Jeff Spendelow received his Ph.D. (1980) and B.S. (1972) degrees in Biology from Yale University. In 2008 he was elected as a Fellow of the American Ornithologists’ Union, and he has been a Life Member of the AOU; a Founding Life Member of Connecticut Ornithological Association (COA) and several other ornithological societies since the 1970s. He started working on Roseate Terns in 1977, was Director of the Falkner Island Tern Project from 1981-2003, founded the Cooperative Roseate Tern Meta Population Project (CRTMP) in 1987, is a member of the U.S. Fish & Wildlife’s (USFWS) Roseate Tern Recovery Team, and after 35+ years as a federal employee he retired in December 2018 to become an Emeritus Research Wildlife Biologist. Jeff has authored or co-authored more than 70 publications, his research played an important role in the decisions by the USFWS to list Roseate Terns as Endangered and to add Falkner Island, CT to the National Wildlife Refuge system, and he continues to direct the CRTMP which now includes cooperators spanning the entire range of the Northwest Atlantic breeding population from Connecticut to Nova Scotia. Since 2011 he has focused his attention on learning more about the factors that might impact individuals of different ages and breeding status in their use of summer staging sites, especially those sites in the “Cape & Islands” area of Massachusetts.
- Your work with the Roseate Tern made a significant contribution for the listing of this species as Federally Endangered. What did it take to get this species listed?
- The Roseate Tern has a very interesting and somewhat odd world wide distribution. Tell us about this and do you have any speculation why the colonies are so dispersed?
- Townsend Dickinson remembers that you had installed many protected nesting sites for Roseate Terns on Falkner’s Island some years ago. Some were made from old tires; others were merely driftwood propped up by cobblestones. You noted at the time that these tern condos might give the Roseate’s a better chance at producing young. What was going on here?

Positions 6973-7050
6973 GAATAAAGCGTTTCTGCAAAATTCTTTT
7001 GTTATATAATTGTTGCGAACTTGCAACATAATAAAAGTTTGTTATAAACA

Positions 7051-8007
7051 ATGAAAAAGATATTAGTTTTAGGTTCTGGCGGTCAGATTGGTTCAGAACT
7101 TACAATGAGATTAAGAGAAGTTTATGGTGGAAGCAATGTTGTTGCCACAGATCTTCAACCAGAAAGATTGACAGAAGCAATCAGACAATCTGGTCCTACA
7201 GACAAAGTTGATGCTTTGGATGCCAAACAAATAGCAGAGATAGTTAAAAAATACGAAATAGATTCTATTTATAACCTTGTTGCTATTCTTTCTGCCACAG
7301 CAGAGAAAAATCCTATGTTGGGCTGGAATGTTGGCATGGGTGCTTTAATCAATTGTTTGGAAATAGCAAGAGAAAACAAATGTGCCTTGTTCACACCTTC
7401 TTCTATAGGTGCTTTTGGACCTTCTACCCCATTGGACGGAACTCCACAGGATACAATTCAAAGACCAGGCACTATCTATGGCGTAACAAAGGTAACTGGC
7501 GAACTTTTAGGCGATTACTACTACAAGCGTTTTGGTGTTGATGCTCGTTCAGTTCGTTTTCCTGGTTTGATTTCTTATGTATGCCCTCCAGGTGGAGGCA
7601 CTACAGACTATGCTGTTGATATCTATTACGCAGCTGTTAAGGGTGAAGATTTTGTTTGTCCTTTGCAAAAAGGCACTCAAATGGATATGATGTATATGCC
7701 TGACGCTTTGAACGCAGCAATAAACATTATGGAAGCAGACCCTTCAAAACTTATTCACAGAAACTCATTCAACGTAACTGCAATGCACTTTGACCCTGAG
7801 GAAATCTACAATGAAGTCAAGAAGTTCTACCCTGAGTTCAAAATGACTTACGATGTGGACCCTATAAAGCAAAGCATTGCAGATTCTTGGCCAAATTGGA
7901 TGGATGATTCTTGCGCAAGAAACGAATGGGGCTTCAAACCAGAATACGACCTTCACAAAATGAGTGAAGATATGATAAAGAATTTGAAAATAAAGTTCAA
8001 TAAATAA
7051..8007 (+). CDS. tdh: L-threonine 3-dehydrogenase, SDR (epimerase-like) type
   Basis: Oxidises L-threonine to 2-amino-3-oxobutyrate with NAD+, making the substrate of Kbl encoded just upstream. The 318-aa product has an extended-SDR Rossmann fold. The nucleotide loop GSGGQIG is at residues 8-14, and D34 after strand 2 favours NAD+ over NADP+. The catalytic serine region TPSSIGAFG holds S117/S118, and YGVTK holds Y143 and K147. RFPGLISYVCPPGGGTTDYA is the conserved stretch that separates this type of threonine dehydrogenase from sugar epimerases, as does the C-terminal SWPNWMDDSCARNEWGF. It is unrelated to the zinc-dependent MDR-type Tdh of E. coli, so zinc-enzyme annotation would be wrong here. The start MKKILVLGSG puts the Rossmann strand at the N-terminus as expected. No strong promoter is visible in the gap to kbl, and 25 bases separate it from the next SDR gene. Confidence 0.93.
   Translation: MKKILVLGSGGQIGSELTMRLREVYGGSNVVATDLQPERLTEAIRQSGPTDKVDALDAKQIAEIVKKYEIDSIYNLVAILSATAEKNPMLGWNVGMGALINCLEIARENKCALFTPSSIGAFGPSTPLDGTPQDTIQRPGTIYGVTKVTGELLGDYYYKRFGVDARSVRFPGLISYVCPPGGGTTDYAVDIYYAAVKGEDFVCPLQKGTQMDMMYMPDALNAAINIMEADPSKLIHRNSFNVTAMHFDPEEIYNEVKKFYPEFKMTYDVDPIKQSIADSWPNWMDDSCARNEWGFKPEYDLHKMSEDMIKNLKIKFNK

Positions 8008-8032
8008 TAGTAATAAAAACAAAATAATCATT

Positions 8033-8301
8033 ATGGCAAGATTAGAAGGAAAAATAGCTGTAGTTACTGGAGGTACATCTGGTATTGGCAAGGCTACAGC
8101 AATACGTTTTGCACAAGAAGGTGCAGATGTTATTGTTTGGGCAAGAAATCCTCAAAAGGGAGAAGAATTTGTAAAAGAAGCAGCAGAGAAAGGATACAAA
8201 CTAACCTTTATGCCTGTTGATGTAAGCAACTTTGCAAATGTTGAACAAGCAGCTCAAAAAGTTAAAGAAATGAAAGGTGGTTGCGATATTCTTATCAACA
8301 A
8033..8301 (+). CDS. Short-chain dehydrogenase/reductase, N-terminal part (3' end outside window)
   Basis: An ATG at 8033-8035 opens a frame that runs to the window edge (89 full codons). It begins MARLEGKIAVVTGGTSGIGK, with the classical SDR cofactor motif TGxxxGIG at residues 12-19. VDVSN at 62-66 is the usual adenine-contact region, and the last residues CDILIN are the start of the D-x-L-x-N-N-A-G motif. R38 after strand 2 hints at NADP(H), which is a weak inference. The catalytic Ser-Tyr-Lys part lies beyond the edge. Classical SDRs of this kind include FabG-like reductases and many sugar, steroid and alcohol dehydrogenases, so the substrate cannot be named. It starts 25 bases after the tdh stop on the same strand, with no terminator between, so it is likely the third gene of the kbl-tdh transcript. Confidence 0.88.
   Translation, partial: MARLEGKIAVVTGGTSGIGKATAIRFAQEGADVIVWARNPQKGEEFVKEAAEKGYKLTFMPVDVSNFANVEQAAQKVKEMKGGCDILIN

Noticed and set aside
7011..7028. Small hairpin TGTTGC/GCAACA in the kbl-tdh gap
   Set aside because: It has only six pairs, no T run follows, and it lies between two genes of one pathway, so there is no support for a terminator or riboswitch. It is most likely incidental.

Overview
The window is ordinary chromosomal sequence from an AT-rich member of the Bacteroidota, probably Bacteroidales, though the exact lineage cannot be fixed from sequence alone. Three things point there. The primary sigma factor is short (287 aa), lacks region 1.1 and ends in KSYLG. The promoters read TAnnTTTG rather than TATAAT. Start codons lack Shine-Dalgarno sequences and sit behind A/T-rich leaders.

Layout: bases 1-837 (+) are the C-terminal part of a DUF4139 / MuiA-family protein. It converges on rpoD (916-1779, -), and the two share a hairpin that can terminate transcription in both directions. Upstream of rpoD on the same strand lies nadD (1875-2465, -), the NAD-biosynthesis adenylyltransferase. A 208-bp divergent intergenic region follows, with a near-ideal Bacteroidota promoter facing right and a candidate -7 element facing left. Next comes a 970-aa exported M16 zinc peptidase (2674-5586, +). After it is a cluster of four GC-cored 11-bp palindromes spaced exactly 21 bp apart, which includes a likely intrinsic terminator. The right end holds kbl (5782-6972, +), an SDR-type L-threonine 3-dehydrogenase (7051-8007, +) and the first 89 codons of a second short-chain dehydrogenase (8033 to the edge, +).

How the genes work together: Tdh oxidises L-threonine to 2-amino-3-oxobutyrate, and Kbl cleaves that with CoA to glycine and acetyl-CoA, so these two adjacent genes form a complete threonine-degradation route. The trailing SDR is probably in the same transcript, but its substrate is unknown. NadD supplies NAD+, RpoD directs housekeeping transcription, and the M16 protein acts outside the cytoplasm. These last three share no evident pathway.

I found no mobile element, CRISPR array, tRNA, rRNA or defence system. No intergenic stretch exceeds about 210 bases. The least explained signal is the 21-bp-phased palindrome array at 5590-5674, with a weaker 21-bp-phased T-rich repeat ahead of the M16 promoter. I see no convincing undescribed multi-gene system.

- Tell us why the Federal Government has an interest in the Roseate Terns?
- You have been the Director of PWRC’s Cooperative Roseate Tern Meta-population Project (the CRTMP) ever since organizing it in 1987, what is this body and what do they do?
- You are the USGS member and Chair of the Technical Working Group of the USFWS’s Recovery Team for the endangered NW Atlantic breeding population of Roseate Terns. What effort does this entail?
- Some terns may be seen with secondary colored bands or flags, why do researchers give them auxiliary bands or other devices?
- Where are the main staging areas for Roseate Terns in the Northeast US?
- What effects does the presence of nearby people have on the nesting and fledglings success of Roseate Terns on Cape Cod?
- You recently transitioned to Emeritus Research Wildlife Biologist fromPatuxent Wildlife Research Center (PWRC) in Laurel, MD If you follow the model set by your esteemed fellow scientist Chandler S. Robbins also of Patuxent, this means you could have 30 or more years of work to do. Seriously do you have a plan yet?
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